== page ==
Cleaning Up Politics With 'Clean Money'

By Chris Coursey, Columnist

The anticipated revelations of Jack Abramoff, the so-called "super-lobbyist" who lavished millions of dollars on members of Congress, threaten to lay bare the corrupting influence of money on politics.

Which shouldn't surprise anyone, except maybe Capt. Louis Renault.

Renault, of course, is the French cop in the movie "Casablanca" who famously says he is "shocked - shocked! - to find that gambling is going on" at Rick's Cafe. At that point, a croupier hands him a wad of cash and says, "Your winnings, sir."

Likewise, it's pretty much only the people involved in the system who express shock - shock! - that lobbyists like Abramoff are using wads of cash to tilt the political playing field.

Arnold Schwarzenegger could see it - until he, too, became part of it.

"Here's how it works," he said in a TV ad when he ran for governor. "Money comes in, favors go out. The people lose."

Then he got elected and set new records for fund-raising.

But don't blame the politicians, or even the lobbyists, says Bonnie Allen of Petaluma. "Lobbying isn't the problem - it's a symptom," she says.

The cure, according to Allen and a growing number of good-government activists, is "clean money."

Clean money is campaign cash that comes with no strings attached, money that is given to candidates with no expectation that they will offer anything in return except to fairly and honestly represent all of their constituents.

It's also another way of describ- ing "public campaign financing," a phrase that turns a lot of people off. But would they rather continue the system that produced Jack Abramoff?

Already, clean money is changing the political culture in several states, including Arizona, Maine and, most recently, Connecticut. A bill in the California Assembly seeks to make this state the next.

AB 583 by Assemblywoman Loni Hancock, D-Berkeley, would provide public financing to candidates for statewide office and the Legislature who can also show grassroots support in the form of a qualifying number of $5 donations from individuals. No candidate would be required to use public financing, but those who do would accept limits on how much they can spend. (For details, go to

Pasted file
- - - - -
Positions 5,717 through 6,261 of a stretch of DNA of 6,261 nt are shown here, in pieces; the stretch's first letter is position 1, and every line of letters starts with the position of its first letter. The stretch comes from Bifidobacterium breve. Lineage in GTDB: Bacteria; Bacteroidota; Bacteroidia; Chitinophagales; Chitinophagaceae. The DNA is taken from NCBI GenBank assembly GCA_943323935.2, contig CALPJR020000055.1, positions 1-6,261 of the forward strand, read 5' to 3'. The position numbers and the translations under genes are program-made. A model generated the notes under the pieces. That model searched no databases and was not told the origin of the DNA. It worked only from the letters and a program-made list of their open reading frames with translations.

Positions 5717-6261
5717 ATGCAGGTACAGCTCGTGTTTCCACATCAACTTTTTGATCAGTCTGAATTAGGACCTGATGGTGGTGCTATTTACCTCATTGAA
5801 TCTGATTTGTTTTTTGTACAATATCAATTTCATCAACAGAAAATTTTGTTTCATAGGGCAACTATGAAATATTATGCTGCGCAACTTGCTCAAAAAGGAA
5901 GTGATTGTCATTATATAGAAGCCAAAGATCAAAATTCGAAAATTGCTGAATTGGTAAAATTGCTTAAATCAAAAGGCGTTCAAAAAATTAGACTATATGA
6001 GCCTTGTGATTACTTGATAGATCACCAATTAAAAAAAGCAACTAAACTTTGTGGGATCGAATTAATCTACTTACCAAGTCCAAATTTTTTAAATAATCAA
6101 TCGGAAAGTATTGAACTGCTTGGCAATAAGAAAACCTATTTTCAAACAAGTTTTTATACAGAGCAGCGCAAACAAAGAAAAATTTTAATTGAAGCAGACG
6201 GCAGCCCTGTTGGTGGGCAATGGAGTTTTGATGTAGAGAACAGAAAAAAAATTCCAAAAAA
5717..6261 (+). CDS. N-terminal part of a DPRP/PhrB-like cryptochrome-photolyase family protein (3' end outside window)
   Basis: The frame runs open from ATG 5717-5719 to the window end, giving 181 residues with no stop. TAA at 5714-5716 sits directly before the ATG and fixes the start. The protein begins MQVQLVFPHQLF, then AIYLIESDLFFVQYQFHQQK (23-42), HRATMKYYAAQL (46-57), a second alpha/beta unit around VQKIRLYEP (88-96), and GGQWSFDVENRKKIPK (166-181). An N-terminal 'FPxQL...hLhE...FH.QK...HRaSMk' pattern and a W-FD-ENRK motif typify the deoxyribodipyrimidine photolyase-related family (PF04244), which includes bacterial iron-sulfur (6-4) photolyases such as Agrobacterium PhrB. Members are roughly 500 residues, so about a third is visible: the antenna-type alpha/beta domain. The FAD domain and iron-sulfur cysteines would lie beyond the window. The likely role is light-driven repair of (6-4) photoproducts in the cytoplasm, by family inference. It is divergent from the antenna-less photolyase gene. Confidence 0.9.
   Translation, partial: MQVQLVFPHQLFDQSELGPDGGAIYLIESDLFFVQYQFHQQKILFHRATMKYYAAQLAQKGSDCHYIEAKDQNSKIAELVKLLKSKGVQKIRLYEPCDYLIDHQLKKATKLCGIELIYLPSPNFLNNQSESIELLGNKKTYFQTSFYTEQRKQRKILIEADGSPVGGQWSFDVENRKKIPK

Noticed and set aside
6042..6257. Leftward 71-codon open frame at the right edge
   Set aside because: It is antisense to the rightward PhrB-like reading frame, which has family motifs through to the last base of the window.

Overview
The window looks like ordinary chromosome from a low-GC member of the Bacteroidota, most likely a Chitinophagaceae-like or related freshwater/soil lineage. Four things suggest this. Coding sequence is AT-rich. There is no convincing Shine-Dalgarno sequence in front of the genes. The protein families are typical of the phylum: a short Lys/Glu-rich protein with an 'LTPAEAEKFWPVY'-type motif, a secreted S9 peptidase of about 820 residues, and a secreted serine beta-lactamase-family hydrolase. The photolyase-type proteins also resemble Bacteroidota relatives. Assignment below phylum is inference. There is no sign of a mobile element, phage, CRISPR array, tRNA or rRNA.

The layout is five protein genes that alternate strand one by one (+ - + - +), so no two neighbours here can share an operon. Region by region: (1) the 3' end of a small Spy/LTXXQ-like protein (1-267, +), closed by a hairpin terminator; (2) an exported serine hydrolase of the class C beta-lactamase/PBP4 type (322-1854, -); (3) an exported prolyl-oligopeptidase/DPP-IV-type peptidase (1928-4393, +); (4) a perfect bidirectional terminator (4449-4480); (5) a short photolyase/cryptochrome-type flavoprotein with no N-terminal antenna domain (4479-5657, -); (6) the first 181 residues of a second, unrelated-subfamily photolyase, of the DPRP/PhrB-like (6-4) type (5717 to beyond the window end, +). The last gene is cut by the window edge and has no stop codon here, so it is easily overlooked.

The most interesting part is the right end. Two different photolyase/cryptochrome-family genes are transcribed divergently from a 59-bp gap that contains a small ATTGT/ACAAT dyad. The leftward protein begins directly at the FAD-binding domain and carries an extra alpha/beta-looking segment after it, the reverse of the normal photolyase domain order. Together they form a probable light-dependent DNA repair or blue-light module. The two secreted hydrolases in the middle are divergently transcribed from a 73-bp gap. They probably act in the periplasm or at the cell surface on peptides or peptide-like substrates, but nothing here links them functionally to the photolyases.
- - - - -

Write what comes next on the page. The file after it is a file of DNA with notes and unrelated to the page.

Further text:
The bill doesn't specify exactly where the money will come from, but some suggest that a good source could be found by closing the tax loopholes enjoyed by many of the corporations that now spend so much money on campaign contributions in California.

I know you're shocked - shocked! - that a Berkeley Democrat is behind this, but she's not alone. North Bay Assembly members Patty Berg, Noreen Evans and Joe Nation are among the co-authors. In Arizona in 2002, 22 Republicans and 17 Democrats used clean money to win office.

In California, Assembly members begin fund-raising for the next cam- paign cycle almost immediately after winning election to a two-year term. With clean money, they could concentrate on something else.

Would it shock you if they found a better use for their time?

In last Wednesday's column describing the rift between Schwarzenegger and Democrats in the Legisature, I quoted Assemblywoman Evans asking, "Why should we do anything to help him in an election year?" While Evans acknowledges that "might be the prevailing attitude in the Legislature," she says it is not her "personal attitude."

Also Wednesday, I said leaders of state employee unions plan to support a ballot initiative raising the minimum wage and tying future increases to the cost of living. While union leaders do support cost-of-living provisions, they have not yet endorsed either of the minimum- wage initiatives now in circulation.

See the article on Santa Rosa Press-Democrat website

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